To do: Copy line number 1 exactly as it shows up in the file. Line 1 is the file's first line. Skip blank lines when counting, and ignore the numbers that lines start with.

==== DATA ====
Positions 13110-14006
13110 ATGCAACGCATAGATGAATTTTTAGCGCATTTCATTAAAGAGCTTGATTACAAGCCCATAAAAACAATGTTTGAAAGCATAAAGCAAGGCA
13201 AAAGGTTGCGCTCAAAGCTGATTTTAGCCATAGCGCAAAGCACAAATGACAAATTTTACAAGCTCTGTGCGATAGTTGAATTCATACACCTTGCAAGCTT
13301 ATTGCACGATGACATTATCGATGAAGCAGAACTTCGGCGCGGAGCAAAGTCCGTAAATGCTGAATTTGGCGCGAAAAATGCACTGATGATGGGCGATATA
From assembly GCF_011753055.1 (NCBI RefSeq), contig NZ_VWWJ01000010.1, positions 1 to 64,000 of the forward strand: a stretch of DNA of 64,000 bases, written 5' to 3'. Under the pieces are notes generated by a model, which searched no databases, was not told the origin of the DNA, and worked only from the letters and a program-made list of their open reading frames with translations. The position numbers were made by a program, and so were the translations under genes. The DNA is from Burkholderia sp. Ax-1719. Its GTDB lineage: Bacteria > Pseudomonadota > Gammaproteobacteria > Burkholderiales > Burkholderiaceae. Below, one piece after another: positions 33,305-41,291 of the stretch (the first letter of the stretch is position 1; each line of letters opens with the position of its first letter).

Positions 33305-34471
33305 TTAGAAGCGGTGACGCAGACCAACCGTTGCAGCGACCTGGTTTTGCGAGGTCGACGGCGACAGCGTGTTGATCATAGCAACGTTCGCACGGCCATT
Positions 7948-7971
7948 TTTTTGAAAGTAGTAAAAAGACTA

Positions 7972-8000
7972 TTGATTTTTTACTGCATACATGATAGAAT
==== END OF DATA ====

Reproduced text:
Positions 13110-14006